X

is for

Express Gratitude

We must consider what we are thankful for. What is it that we have that we are grateful for. Health, love, warmth, food, clean water, freedom, family. Encourage our children to be thankful for these things and never take them for granted. Once we become complacent, we can take these things for granted and we never truly know when they can be taken away from us. Constantly remind our children and ourselves that we are indeed very lucky to have what we do.

Z

Y

is for

Say “Yes”

As the teacher you are merely the facilitator of the child to bridge the gap between them and the knowledge. You are not a font, but a simple bridge. You have an amazing wealth of knowledge, experience and power in the room. Use it wisely to inspire and excite your class and be sure about your answers to all questions for they will hold them dear. When the children in my class ask me: Do you think I can do it? Can I take this project home? Can I show this to another class? Can I work with my friends? Can I work alone? Do I have time to finish it? Is this good enough? Can I sit where I like? Can I learn something new? Do you mind if I complete some research on a topic that I like? Can you leave me alone, I’m busy? Can you help me? Can I tell you something? Are you ok? Do you like your job? Do you think I’d make a good teacher? Should I pack my own lunch tomorrow? Did I try hard today? Are you proud of me?

is for

ZZzzzzzz

Get enough sleep. Make sure it’s a minimum of 8 hours. No technology in the bedroom and make the process of going to sleep a pleasant one. Don’t make bedtime a punishment, make it a pleasure. “It’s time to rest your body and brain, you’ve been so busy today, come on let me tuck you in and read you a story.”

Practise these 26 emotional intelligence activities and see your children grow as fantastic young humans who are ready to take on the world, and then some.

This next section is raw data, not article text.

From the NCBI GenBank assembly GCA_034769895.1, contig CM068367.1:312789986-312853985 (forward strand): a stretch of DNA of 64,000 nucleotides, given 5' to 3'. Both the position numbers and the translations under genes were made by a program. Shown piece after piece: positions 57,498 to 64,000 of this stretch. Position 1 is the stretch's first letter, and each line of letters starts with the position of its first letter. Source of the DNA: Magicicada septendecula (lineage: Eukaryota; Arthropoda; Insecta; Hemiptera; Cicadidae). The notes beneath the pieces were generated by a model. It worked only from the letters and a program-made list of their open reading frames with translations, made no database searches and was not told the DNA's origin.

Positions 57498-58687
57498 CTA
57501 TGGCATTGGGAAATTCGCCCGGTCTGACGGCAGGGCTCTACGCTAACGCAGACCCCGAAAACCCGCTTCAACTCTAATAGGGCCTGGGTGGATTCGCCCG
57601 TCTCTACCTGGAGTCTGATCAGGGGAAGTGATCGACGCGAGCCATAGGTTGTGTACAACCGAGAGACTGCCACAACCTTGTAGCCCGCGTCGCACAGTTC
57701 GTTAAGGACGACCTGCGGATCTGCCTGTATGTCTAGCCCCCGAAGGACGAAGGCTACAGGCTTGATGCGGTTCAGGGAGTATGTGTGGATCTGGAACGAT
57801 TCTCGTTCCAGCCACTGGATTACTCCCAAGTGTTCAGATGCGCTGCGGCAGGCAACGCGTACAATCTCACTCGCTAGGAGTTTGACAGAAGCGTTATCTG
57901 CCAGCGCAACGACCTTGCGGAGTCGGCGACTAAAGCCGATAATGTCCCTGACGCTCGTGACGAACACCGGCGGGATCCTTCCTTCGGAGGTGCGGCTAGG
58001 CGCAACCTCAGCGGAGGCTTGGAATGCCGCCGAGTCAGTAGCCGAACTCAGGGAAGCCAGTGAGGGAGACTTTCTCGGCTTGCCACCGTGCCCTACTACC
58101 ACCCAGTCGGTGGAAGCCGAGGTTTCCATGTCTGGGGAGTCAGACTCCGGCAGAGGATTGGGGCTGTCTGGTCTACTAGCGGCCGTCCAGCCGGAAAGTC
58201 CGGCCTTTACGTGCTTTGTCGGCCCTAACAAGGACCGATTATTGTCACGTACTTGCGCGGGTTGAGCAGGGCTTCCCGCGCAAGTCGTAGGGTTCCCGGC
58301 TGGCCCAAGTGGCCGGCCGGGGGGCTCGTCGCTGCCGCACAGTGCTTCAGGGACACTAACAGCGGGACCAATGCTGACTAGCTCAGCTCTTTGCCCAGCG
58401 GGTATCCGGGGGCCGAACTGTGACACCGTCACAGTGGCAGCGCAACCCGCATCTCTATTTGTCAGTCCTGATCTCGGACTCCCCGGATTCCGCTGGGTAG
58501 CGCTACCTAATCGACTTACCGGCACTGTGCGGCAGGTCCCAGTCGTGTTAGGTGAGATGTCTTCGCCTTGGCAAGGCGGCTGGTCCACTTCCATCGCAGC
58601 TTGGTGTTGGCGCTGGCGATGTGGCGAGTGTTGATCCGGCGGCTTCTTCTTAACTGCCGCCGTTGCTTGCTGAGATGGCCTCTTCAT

Find more information about Gavin McCormack's inspiring work on his website: https://gavinmccormack.com.au

51


&

are looking for

Do you know any inspiring children,

and we will share their story. Just send

who are making a difference in your

us the story of your nominee (letter,

school or community? Nominate

video, artwork, poem, etc.) and why

someone to become a Hope Hero

they are inspiring to you!

Send your entries to: kaitlin@kidsunite4hope.org info@englishwithrussie.co.uk 53


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55


56


57


58


59


60


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62


visit https://www.growingwithgratitude.com.au/ for more resources to use with your students

63


Chapter 2 …we suddenly feel quite dizzy and start to vanish bit by bit. When I see Russie again, she looks at me very puzzled. We are both curious where the ring has taken us this time. “Teacher, where are we? Do you think we´re still in England?” I look around and I can´t help noticing how beautiful it is. There are green rolling hills all around us. There are hardly any trees but I spot lots of small purple bushes and see Russie smelling their lovely flowers. “I think that´s heather, Frank,” Russie concludes after her careful examination. “I recognise the woody scent. Heather is a very popular plant in England, especially in Yorkshire.” My teacher has been interrupted by somebody´s laughter. We both look in the direction where the noise is coming from and see a fair-haired girl and a tall boy running towards us. Their clothes seem quite different from

ours. The girl is wearing a long red oldfashioned dress, whereas the boy is wearing shabby trousers and his shirt has been stitched at a few places. “Hey, we haven´t seen you around here before,” the girl says, “you can´t be local?” Bewildered Russie wonders what to say. It´s obvious we have travelled to another era again. A few minutes later she mumbles: “I think we may have got lost. We have been walking for ages,” I can see that my teacher is struggling to come up with a sensible explanation. Of course, she can´t say we´ve used a magic ring. Nobody would believe her. The girl doesn’t seem to have noticed our confusion so she continues cheerfully: “Oh, Dickon and I have just been to see his mother who´s kindly given us a few eggs to paint for Easter.” 65


Continued from previous page

Frank and Russie’s Little Big Magical Adventures

At this very moment we notice that she´s

“Frank, did you realise we´ve been

carrying a pretty basket which is full of

transported into the novel “The secret

eggs. Then she adds: “Would you like to

garden”?”

come and celebrate Easter with us? Oh, I´m

I pause for a moment puzzled. I didn´t

sorry I forgot to introduce myself. How

realise the magic ring had this sort of

rude of me!” the girl doesn´t stop bubbling.

power. I remember reading the book a long

“My name is Mary and this is my friend

time ago and was deeply impressed with

Dickon. I live in that big house on the hill.”

the way Mary transformed from a

She points to the west and

dis

agreeable girl to a nice helpful